US spying allegations serious - German Chancellor

Angela Merkel
Angela Merkel
German Chancellor Angela Merkel says allegations that a German man had worked as a double agent for US intelligence are serious and, if true, are a clear contradiction of what co-operation between partners is supposed to be about.

The case risks further straining ties with Washington, which have been sorely tested by revelations last year of large-scale snooping on Germany by the U.S. National Security Agency (NSA).

"If the reports are correct it would be a serious case," Merkel told a news conference in Beijing, standing next to Chinese Premier Li Keqiang.

"If the allegations are true, it would be for me a clear contradiction as to what I consider to be trusting cooperation between agencies and partners."

The White House and State Department have so far declined to comment on the arrest of a 31-year-old employee of Germany's BND foreign intelligence agency. The U.S. embassy in Berlin said it was aware of the allegations and was "working with the German government to ensure this issue is resolved appropriately".

According to intelligence and political sources, the man admits passing documents to a U.S. contact.

Those include information about a parliamentary committee looking into allegations by former U.S. intelligence contractor Edward Snowden that Washington carried out major surveillance in Germany, including monitoring Merkel's phone.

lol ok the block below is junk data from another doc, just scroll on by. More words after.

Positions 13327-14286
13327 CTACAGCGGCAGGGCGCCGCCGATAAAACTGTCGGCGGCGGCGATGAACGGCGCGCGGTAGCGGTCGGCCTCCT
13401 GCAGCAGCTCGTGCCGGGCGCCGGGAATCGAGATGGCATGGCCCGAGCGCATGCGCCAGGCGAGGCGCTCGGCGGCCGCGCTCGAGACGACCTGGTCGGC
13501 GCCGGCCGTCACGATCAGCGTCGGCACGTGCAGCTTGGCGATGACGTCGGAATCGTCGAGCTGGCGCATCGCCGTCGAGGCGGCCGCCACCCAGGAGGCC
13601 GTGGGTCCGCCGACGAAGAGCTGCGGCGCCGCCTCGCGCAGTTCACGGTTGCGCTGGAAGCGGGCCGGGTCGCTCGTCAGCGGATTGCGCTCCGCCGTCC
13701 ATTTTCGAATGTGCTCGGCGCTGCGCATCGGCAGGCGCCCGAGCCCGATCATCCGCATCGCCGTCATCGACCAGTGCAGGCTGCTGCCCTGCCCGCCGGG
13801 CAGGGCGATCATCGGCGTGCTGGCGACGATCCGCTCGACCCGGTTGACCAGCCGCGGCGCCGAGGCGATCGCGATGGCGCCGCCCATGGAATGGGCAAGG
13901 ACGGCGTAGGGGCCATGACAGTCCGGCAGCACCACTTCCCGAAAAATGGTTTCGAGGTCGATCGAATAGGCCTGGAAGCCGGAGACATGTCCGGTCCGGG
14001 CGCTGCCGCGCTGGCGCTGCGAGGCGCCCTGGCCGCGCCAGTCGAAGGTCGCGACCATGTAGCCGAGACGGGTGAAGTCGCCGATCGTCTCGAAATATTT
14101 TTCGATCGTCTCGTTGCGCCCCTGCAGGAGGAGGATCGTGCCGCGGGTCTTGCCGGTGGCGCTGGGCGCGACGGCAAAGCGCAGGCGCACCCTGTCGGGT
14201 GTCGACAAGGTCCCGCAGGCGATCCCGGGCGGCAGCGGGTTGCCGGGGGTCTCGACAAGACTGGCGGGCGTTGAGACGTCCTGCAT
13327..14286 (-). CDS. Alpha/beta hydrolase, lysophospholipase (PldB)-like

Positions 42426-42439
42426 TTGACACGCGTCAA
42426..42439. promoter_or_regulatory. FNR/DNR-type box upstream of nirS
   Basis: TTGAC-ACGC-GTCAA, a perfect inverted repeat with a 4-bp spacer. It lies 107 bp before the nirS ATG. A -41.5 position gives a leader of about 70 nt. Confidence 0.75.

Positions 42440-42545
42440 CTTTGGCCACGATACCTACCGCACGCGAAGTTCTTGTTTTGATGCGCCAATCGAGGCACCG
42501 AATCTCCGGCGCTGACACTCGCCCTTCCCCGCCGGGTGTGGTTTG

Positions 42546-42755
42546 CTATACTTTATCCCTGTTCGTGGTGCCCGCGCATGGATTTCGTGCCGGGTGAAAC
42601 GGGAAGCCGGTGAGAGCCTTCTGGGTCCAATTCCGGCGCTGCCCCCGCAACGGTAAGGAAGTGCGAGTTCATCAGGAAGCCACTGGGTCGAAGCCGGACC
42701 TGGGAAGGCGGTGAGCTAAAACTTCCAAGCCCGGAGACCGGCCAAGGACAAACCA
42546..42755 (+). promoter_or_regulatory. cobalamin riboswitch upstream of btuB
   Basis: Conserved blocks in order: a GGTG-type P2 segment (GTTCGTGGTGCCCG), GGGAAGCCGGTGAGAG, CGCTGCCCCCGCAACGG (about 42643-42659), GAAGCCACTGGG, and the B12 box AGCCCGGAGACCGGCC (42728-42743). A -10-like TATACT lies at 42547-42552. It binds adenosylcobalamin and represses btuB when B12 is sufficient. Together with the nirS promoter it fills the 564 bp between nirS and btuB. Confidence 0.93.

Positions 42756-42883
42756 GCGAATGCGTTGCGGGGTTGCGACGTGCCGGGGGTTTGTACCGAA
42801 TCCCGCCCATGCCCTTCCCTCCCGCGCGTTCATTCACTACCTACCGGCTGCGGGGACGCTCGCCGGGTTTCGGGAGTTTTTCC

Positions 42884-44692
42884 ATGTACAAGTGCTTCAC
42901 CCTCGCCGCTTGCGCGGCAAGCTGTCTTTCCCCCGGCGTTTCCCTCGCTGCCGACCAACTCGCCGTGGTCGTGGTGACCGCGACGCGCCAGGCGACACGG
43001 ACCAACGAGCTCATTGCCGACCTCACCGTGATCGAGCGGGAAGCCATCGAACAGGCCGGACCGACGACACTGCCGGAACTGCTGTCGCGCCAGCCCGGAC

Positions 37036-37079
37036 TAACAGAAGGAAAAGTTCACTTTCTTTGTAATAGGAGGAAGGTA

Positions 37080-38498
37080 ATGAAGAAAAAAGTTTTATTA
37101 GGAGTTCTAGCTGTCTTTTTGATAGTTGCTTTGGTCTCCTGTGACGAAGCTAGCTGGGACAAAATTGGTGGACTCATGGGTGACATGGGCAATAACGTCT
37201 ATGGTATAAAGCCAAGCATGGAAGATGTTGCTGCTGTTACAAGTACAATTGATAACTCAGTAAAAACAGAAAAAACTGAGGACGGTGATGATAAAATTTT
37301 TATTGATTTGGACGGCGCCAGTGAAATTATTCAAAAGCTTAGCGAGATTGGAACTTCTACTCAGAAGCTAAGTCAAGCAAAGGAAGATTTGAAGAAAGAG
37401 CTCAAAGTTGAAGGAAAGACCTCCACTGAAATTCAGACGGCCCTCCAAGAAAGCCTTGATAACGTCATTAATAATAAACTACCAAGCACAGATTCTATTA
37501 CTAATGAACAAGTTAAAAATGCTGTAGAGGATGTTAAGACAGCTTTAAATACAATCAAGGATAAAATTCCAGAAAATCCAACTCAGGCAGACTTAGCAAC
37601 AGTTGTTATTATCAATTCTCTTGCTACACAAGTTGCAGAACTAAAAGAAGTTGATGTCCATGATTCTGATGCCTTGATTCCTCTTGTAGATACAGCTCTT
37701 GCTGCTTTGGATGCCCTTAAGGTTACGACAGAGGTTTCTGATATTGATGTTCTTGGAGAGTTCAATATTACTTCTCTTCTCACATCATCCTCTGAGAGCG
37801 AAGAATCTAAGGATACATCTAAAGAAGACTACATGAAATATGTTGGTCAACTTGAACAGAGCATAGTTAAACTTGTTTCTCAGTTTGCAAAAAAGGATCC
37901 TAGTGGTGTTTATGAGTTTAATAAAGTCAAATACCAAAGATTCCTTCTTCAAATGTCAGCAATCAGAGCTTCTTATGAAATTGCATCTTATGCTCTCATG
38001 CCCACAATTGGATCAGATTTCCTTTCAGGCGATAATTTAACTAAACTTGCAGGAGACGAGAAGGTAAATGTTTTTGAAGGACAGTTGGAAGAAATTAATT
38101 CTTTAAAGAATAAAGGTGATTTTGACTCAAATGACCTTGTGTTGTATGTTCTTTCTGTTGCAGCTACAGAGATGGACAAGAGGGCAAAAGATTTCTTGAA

SUSPICIONS

German Foreign Minister Frank-Walter Steinmeier, who was on a trip to Mongolia while Merkel was in China, said the spying case would have consequences if the circumstances are confirmed.

"We haven't finished clearing this up yet. But if suspicions are confirmed that American secret services were involved, it will become a political issue and we can't just get back to business as usual," he told reporters in Ulan Bator.

Surveillance is a sensitive issue in a country where memories of the Nazi's Gestapo secret police and communist East Germany's Stasi ensure the right to privacy is treasured.

Speaking in Berlin, Snowden's lawyer in Germany, Wolfgang Kaleck, said he hoped the latest allegations might eventually help change Germany's stance towards his client, noting that European states had profited from his information but were not prepared to protect him.

As Merkel visited China, where she oversaw the signing of agreements involving Airbus Group NV's helicopter division selling 100 aircraft to Chinese companies, a German intelligence chief warned that some firms in China faced a growing threat from industrial espionage by Chinese government agencies with huge resources.

"Germany is against that - regardless of where it comes from," Merkel said, in reference to industrial espionage.

"We have a duty as the state to protect our economy ... We are for the protection of intellectual property."

China's premier repeated his government's denial that it was involved in such activities.

"China and Germany, it can be said, are both victims of hacking attacks. The Chinese government resolutely opposes hacking attacks as well as the use of the internet to steal commercial secrets or intellectual property," Li said.

"China will engage in dialogue and consultation to protect the security of the Internet." (Additional reporting by Megha Rajagopalan in Beijing and Stephen Brown in Berlin; Writing by Ben Blanchard; Editing by Gareth Jones)

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